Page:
For most of the season, they’ve been near the bottom of the league in terms of Corsi, with only recently climbing up that ladder with a help of a very lopsided game against the Ottawa Senators.

Regression in goal is also starting to happen, and a lot of Winnipeg’s early-season success had to do with how well Connor Hellebuyck had been playing.

Hellebuyck has been sensational most of the season and his 15-3-4  record supports that. But his save percentage has been trending in the wrong direction lately. In five of his past six starts, Hellebuyck has only achieved a .900 save percentage or better once, and that came in that 5-0 shutout against the Senators.

Nov. 27 vs MIN: .895
Nov. 29 vs COL: .885
Dec. 1 vs VGK: .871
Dec. 3 vs. OTT: 1.000
Dec. 5 vs DET: .844
Dec. 9 vs TBL: .857

The Jets give up a lot of shots, so the odds that Hellebuyck’s early season numbers would survive throughout the year were low.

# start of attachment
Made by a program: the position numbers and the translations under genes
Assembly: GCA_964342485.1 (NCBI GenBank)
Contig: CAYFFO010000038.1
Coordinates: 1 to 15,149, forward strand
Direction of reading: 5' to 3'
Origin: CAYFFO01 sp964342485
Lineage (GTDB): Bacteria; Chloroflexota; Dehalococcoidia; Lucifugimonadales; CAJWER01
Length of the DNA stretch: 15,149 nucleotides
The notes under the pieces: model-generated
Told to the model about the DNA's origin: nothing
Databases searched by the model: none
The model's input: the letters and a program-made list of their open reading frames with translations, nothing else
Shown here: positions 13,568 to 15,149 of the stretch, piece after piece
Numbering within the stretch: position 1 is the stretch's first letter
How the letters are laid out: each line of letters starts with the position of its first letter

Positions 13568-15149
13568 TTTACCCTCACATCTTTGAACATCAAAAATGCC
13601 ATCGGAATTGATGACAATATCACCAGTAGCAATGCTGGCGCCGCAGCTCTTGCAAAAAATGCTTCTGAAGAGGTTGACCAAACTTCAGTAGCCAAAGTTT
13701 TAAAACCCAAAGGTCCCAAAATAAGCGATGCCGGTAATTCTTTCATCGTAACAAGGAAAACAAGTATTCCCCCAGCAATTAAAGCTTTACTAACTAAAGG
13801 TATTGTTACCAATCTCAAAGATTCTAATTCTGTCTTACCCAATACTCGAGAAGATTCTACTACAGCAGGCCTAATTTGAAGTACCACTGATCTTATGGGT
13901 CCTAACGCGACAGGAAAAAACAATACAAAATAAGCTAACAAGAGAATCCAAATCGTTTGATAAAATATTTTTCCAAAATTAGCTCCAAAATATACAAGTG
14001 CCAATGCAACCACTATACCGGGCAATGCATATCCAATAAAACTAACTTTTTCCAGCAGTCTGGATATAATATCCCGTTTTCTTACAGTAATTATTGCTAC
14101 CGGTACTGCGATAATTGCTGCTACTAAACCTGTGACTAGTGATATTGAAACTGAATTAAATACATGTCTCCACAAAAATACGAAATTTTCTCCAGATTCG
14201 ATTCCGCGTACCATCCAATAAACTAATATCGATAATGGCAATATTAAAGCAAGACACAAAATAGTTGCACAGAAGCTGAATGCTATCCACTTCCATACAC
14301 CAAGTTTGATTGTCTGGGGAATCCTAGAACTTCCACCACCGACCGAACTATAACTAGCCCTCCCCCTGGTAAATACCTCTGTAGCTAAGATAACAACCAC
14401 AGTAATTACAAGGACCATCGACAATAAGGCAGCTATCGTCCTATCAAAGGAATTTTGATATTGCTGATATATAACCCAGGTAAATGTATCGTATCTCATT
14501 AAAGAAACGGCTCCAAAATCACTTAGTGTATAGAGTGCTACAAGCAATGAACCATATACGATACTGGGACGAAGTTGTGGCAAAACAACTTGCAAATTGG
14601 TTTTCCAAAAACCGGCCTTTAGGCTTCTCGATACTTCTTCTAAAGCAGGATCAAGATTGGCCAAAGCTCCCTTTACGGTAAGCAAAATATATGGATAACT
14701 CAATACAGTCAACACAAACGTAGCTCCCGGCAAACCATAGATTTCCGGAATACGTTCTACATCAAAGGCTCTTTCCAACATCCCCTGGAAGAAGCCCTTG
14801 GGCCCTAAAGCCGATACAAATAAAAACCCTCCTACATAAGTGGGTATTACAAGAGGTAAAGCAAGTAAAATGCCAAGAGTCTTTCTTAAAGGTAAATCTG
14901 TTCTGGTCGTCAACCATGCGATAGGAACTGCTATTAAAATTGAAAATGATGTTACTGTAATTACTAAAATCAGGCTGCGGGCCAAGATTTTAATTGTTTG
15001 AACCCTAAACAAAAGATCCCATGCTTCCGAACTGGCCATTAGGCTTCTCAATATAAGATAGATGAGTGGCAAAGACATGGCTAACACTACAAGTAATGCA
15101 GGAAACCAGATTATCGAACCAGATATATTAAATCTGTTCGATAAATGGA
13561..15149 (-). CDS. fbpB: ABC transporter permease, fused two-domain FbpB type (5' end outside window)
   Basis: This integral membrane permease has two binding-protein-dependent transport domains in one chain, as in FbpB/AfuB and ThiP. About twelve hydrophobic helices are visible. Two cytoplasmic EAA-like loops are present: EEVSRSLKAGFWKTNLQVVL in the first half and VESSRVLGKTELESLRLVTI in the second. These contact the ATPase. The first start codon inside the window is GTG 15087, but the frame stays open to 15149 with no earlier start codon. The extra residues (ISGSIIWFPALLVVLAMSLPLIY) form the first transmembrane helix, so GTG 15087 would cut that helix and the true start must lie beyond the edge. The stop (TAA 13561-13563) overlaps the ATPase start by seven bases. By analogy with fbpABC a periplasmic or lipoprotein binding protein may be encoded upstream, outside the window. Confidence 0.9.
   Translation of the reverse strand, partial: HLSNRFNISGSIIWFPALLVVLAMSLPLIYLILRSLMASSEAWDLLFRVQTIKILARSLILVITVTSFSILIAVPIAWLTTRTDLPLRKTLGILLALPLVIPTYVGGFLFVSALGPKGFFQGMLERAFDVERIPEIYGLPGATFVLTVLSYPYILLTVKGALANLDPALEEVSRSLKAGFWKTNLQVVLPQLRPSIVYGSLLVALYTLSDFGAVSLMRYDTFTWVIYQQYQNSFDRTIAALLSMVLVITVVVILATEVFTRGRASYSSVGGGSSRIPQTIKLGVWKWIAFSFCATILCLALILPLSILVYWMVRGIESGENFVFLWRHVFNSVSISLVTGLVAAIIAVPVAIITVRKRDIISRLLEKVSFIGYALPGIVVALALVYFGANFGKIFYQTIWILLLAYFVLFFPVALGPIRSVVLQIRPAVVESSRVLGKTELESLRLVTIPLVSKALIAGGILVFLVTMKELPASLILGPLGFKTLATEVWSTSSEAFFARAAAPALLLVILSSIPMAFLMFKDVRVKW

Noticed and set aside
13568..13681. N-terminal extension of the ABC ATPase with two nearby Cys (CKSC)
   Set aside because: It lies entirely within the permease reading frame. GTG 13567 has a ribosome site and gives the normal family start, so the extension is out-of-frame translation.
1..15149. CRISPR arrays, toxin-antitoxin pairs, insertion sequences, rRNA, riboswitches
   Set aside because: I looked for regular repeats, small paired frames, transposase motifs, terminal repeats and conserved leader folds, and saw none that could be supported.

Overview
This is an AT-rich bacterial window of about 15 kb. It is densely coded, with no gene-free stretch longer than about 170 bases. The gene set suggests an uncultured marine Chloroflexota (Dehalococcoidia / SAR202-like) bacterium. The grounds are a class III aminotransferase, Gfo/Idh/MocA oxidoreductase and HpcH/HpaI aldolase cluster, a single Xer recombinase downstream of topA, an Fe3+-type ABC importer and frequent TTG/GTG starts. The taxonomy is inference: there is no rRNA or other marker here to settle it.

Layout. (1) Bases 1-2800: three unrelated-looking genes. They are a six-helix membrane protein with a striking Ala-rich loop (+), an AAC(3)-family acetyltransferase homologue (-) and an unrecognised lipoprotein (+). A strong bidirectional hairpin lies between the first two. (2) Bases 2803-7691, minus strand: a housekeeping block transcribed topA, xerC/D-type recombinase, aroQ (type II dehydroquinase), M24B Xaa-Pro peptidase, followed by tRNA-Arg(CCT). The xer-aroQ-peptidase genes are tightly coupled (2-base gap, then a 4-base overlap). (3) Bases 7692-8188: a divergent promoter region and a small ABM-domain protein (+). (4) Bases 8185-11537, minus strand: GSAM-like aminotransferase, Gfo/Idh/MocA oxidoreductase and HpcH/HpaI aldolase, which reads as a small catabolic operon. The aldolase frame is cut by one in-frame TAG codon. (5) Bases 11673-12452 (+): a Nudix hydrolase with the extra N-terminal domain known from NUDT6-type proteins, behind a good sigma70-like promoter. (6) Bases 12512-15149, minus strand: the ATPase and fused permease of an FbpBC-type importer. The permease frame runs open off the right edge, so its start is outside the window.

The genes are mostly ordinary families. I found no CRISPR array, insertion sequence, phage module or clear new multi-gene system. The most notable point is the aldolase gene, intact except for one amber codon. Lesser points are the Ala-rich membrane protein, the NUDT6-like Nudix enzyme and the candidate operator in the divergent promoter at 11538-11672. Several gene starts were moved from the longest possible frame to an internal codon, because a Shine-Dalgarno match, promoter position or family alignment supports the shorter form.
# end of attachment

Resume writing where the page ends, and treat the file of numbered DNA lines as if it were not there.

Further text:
The sky is by no means falling in Winnipeg. The Jets showed they can go toe-to-toe with the league’s best on Saturday. Overtime has just been the bane of their existence this season with a 0-5 record in free hockey.

The Jets touched the summit of the Western Conference last week, a pipe dream around these parts in recent times. They also possess two of the league’s top point-producers (Mark Scheifele and Blake Wheeler) and one of the league’s top goal scorers (Patrik Laine), not to mention having a rookie just outside top 10 in rookie scoring (Kyle Connor).

Prior to the road trip, Winnipeg’s power play had scored eight times in 19 attempts.

The Jets have also been largely healthy. Defenseman Toby Enstrom is the midst of an eight-week spell in the press box — and there’s a pending diagnosis coming for Dustin Byfuglien after he left Saturday’s game in Tampa Bay with a lower-body injury — but the Jets gotten by relatively unscathed thus far and managed well when Mathieu Perreault and Adam Lowry missed several games.